Saturday, February 18, 2012

Lego's and Space Elevators? Yep!

The Space Elevator Blog - LEGOs and the Space Elevator

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For several years now, the Japan Space Elevator Association (JSEA) has had an annual competition (LASER) devoted to children building models of Space Elevators and, this past year, the American Space Elevator Conference added a similar event to its schedule.

And now a new book has been published titled The Cult of LEGO, by John Baichtal and Joe Meno. It is an absolutely fascinating look into this whole genre, everything from the history of LEGOs, Minifigs, LEGO art, the whole robotics - Mindstorm thing (which I really would like to do one day)., etc. The last chapter of the book, entitled “Serious LEGO” talks about LEGOs being used for Autism Therapy and “Open Prosthetics”; amputees using LEGOs to help design the next generation of prostheses - talk about being Über cool.

And, in that same chapter, Serious LEGO, is a sub-section entitled “Prototyping a Space Elevator“. Here the authors discuss the LEGO model of a Space Elevator that the representatives from the Japan Space Elevator Association (JSEA) brought to the 2008 Space Elevator Conference, complete with pictures (I had earlier posted about the JSEA LEGO Space Elevator here).

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And, on a related note, there are now several pictures posted on Flickr of entries into last summer’s The Next Generation of Space Travel competition. The winning entry was, fittingly enough, of a Space Elevator. Shown is a picture of the winning entry. Click on the thumbnail to view a full-size version of the picture. You can see more pictures of this entry here.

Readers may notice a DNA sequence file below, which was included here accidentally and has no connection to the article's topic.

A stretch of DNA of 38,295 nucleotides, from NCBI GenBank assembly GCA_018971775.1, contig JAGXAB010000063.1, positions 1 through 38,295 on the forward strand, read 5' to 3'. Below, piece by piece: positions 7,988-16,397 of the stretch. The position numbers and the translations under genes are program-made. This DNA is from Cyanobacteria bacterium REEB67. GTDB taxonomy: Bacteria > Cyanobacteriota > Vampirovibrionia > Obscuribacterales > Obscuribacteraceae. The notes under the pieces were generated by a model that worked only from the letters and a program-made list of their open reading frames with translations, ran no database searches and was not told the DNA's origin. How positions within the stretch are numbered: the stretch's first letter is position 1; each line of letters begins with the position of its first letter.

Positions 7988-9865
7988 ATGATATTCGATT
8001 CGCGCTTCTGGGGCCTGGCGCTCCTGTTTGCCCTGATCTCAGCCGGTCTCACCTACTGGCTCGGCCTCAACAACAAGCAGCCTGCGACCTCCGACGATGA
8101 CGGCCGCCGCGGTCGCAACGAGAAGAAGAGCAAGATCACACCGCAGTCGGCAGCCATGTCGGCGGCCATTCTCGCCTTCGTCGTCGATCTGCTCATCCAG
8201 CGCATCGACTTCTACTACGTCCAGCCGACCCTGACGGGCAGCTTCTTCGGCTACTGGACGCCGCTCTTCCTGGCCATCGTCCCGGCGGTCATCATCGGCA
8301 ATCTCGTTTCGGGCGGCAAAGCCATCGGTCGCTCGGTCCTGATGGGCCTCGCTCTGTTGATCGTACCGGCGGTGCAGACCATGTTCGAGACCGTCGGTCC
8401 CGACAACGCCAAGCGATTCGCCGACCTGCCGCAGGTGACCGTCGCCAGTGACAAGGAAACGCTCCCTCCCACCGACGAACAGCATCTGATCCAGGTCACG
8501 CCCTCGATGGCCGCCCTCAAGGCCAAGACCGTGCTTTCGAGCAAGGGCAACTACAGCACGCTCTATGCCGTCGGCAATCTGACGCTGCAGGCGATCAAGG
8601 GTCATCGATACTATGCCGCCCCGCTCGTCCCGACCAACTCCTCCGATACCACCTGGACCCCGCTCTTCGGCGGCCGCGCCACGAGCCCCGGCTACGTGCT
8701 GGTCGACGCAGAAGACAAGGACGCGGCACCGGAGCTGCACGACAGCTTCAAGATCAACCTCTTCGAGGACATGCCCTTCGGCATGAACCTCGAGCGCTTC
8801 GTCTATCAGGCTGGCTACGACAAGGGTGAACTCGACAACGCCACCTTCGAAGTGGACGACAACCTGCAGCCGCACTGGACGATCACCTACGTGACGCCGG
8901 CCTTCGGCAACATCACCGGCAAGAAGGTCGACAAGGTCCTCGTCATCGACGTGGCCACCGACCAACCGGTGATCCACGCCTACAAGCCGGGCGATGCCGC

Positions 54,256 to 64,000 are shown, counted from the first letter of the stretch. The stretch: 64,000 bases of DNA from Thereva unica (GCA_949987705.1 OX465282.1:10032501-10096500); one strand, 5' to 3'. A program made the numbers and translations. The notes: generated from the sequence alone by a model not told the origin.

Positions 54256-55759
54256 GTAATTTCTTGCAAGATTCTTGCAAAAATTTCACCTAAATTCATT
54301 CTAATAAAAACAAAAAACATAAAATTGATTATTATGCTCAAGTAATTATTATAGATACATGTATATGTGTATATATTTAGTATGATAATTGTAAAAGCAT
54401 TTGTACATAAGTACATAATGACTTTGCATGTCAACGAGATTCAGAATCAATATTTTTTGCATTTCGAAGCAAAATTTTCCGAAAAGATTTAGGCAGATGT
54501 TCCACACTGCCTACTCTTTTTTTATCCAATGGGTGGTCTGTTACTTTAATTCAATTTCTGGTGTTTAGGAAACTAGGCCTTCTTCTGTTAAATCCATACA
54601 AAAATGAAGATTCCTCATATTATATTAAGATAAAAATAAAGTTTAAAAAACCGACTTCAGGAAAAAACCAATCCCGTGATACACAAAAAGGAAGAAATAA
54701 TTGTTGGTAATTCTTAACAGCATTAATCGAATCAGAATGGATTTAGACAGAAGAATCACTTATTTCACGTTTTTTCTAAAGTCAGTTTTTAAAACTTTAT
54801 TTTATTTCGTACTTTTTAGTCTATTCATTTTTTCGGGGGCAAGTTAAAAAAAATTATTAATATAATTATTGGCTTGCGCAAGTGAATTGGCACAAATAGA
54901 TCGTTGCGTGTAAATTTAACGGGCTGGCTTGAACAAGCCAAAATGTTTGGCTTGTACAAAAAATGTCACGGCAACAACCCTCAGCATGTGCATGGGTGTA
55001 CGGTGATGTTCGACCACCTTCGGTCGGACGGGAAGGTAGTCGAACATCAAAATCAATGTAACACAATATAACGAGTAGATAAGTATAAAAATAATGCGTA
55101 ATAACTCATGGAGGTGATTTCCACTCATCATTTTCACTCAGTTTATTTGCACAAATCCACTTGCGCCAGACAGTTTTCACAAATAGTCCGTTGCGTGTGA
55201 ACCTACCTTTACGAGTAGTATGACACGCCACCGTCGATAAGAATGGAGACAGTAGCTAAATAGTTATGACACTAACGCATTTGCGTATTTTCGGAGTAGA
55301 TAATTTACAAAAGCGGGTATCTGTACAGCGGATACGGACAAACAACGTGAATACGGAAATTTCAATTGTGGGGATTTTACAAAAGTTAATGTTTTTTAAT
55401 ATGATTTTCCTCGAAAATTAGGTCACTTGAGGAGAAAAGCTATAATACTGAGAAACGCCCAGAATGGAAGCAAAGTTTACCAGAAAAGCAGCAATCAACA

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If it takes Lego's to get us a Space Elevator then so be it! As long as we get one! (Why do I care? Because that looks like the only realistic way I'm personally ever getting into space and I REALLY want to get into space one day... ;)

Thursday, January 26, 2012

FlightGear takes you into space...

FlightGear - What would it be like to fly a rocket into space?

"Do you want to earn your astronaut’s wings?

Author: Thorsten Renk

Real spaceships aren’t actually piloted into orbit. The risk that a human being, strapped to his acceleration seat and under a crushing acceleration of 4 g for a prolonged period of time is unable to fly with the precision required to reach orbit is far too great, and real spacecraft reach orbit on autopilot.

But what would it be like? Welcome to a scenario in which a Russian Vostok spacecraft has been acquired by the USA and fitted for a manually flown mission.

This is the launch vehicle assembled at Edwards Airforce Base. The actual capsule is hidden under an aerodynamically formed protective cover. Below it is the third stage of the rocket, with its exhaust nozzle visible. All this is mounted on top of the huge first and second stage. Unlike many US rockets, which use sequentially burning stages, the first stage of the Vostok launch vehicle consists of four boosters which burn along with the long, cylindrical second stage.

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Oh come on, you KNOW this is awesome!

I knew FlightGear went beyond airplanes, but not like this. Now it's got me wondering when other like things it can do? For example, I wonder if a Project Orion type ship would be created? That would be uber-awesome... lol :)

 

Related Past Post XRef:
FlightGear, the open source flight simulator, releases version 2.4